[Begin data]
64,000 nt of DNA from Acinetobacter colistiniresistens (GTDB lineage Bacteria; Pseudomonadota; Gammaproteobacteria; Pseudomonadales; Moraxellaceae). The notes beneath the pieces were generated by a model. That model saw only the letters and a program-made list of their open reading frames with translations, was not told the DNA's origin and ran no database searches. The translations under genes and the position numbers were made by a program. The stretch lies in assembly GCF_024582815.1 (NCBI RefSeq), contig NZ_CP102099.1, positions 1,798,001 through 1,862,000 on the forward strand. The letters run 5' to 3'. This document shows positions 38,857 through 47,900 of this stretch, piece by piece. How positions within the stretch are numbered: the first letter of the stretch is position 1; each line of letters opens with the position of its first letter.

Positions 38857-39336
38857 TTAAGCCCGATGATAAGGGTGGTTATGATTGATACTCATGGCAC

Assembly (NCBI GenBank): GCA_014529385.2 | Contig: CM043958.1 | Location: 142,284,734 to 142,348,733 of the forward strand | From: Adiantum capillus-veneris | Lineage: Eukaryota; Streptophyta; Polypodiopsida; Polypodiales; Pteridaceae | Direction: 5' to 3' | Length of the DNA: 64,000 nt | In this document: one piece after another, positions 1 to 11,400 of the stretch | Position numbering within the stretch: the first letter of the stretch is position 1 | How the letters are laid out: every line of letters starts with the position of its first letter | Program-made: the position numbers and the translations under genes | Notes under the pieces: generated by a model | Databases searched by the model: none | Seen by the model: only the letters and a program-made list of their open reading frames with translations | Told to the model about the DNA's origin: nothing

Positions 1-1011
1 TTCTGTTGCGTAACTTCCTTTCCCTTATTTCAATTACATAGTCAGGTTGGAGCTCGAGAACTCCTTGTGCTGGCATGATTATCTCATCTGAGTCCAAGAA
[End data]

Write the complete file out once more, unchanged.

64,000 nt of DNA from Acinetobacter colistiniresistens (GTDB lineage Bacteria; Pseudomonadota; Gammaproteobacteria; Pseudomonadales; Moraxellaceae). The notes beneath the pieces were generated by a model. That model saw only the letters and a program-made list of their open reading frames with translations, was not told the DNA's origin and ran no database searches. The translations under genes and the position numbers were made by a program. The stretch lies in assembly GCF_024582815.1 (NCBI RefSeq), contig NZ_CP102099.1, positions 1,798,001 through 1,862,000 on the forward strand. The letters run 5' to 3'. This document shows positions 38,857 through 47,900 of this stretch, piece by piece. How positions within the stretch are numbered: the first letter of the stretch is position 1; each line of letters opens with the position of its first letter.

Positions 38857-39336
38857 TTAAGCCCGATGATAAGGGTGGTTATGATTGATACTCATGGCAC

Assembly (NCBI GenBank): GCA_014529385.2 | Contig: CM043958.1 | Location: 142,284,734 to 142,348,733 of the forward strand | From: Adiantum capillus-veneris | Lineage: Eukaryota; Streptophyta; Polypodiopsida; Polypodiales; Pteridaceae | Direction: 5' to 3' | Length of the DNA: 64,000 nt | In this document: one piece after another, positions 1 to 11,400 of the stretch | Position numbering within the stretch: the first letter of the stretch is position 1 | How the letters are laid out: every line of letters starts with the position of its first letter | Program-made: the position numbers and the translations under genes | Notes under the pieces: generated by a model | Databases searched by the model: none | Seen by the model: only the letters and a program-made list of their open reading frames with translations | Told to the model about the DNA's origin: nothing

Positions 1-1011
1 TTCTGTTGCGTAACTTCCTTTCCCTTATTTCAATTACATAGTCAGGTTGGAGCTCGAGAACTCCTTGTGCTGGCATGATTATCTCATCTGAGTCCAAGAA